Cookies Policy

This site uses cookies. By continuing to browse the site you are agreeing to our use of cookies.

I accept this policy

Find out more here

Philosophers and Physicians on the Scientific Validity of Latin Physiognomy, 1200-1500

No metrics data to plot.
The attempt to load metrics for this article has failed.
The attempt to plot a graph for these metrics has failed.
The full text of this article is not currently available.

Brill’s MyBook program is exclusively available on BrillOnline Books and Journals. Students and scholars affiliated with an institution that has purchased a Brill E-Book on the BrillOnline platform automatically have access to the MyBook option for the title(s) acquired by the Library. Brill MyBook is a print-on-demand paperback copy which is sold at a favorably uniform low price.

Access this article

+ Tax (if applicable)
Add to Favorites
You must be logged in to use this functionality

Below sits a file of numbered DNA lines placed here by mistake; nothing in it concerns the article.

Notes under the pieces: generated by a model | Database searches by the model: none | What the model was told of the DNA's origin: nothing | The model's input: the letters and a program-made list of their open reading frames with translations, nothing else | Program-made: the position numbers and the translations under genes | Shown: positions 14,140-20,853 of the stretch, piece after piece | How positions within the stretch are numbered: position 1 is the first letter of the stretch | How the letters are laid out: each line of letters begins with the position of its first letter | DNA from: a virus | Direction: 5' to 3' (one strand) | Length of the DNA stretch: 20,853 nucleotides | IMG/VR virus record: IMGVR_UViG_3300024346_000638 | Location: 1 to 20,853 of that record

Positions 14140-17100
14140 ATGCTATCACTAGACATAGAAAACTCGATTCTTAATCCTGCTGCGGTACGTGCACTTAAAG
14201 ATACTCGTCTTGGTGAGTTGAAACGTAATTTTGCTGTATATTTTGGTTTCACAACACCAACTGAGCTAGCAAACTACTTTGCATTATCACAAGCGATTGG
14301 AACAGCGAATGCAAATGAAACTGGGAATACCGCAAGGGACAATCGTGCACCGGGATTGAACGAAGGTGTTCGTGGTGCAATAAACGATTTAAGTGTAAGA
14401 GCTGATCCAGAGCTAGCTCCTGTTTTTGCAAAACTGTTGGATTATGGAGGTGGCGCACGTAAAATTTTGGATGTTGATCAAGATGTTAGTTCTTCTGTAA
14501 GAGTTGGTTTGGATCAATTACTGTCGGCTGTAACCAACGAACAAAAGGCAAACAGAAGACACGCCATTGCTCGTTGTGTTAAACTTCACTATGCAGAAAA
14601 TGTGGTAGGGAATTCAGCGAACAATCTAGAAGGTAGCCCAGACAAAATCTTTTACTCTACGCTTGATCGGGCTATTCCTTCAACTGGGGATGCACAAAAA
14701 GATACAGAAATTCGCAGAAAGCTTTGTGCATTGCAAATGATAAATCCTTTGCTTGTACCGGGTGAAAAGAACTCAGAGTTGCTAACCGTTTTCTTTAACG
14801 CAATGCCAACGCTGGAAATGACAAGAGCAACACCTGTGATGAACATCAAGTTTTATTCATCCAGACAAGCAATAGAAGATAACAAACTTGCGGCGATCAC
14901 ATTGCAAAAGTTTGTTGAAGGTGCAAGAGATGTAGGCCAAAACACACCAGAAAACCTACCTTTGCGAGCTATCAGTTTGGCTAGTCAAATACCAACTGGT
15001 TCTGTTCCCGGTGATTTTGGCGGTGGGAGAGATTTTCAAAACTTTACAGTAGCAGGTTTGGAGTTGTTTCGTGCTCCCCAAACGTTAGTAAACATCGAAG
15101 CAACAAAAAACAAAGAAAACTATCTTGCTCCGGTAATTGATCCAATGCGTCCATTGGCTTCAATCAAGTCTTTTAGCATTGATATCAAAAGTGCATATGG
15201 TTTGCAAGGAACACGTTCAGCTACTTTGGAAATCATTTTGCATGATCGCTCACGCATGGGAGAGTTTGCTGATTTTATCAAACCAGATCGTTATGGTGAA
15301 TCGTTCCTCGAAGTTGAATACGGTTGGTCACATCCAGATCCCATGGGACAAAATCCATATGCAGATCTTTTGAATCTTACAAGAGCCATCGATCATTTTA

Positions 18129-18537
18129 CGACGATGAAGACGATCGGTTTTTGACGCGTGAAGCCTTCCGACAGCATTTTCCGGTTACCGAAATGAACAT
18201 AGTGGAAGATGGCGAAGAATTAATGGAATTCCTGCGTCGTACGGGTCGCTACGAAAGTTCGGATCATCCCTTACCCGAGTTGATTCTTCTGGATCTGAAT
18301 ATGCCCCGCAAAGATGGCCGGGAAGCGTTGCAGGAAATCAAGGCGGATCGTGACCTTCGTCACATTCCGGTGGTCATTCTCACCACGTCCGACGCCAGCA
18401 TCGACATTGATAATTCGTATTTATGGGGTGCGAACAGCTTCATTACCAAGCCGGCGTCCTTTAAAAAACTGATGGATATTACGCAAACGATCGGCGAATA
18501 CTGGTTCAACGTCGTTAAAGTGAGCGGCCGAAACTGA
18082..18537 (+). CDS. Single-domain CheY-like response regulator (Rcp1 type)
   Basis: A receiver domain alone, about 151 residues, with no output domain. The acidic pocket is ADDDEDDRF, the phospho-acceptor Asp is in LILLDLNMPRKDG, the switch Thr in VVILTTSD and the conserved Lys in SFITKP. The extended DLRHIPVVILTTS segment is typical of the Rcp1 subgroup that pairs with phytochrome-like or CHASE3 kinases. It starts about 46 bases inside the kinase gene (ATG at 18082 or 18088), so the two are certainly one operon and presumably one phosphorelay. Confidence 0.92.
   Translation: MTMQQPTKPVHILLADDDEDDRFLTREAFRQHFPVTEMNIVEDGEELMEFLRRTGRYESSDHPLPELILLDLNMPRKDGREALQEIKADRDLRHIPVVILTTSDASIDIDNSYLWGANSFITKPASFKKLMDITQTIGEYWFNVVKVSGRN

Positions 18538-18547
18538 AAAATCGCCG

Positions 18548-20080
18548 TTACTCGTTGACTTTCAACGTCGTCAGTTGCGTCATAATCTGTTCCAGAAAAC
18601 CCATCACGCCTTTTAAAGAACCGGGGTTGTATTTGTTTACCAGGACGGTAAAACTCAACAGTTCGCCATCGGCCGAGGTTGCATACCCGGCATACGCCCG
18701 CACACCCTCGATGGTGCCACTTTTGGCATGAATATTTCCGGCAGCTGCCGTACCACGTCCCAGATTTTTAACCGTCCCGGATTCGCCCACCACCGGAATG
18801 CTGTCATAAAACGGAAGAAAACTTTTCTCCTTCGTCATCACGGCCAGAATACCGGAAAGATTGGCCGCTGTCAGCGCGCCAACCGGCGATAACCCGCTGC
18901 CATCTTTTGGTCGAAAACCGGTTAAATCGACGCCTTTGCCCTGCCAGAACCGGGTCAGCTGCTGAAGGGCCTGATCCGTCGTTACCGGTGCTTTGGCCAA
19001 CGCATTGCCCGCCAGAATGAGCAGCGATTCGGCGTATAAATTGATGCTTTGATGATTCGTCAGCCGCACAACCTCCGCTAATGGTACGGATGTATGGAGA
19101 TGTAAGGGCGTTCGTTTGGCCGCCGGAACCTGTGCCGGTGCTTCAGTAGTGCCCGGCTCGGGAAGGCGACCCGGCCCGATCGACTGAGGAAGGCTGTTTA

image of Early Science and Medicine

The article surveys and contextualizes the main arguments among philosophers and academic physicians surrounding the status of physiognomy as a valid science from the thirteenth to the early sixteenth centuries. It suggests that despite constant doubts, learned Latin physiognomy in the later Middle Ages was recognized by natural philosophers (William of Spain, Jean Buridan, William of Mirica) and academic physicians (Rolandus Scriptor, Michele Savonarola, Bartolomeo della Rocca [Cocles]) as a body of knowledge rooted in a sound theoretical basis. Physiognomy was characterized by stability and certainty. As a demonstrative science it was expected to provide rational explanation for every bodily sign. In this respect, learned physiognomy in the Middle Ages was dramatically different from its classical sources, from Islamic and possibly from early-modern physiognomy as well.

Affiliations: 1: University of Haifa


Full text loading...


Data & Media loading...

Article metrics loading...



Can't access your account?
  • Tools

  • Add to Favorites
  • Printable version
  • Email this page
  • Subscribe to ToC alert
  • Get permissions
  • Recommend to your library

    You must fill out fields marked with: *

    Librarian details
    Your details
    Why are you recommending this title?
    Select reason:
    Early Science and Medicine — Recommend this title to your library
  • Export citations
  • Key

  • Full access
  • Open Access
  • Partial/No accessInformation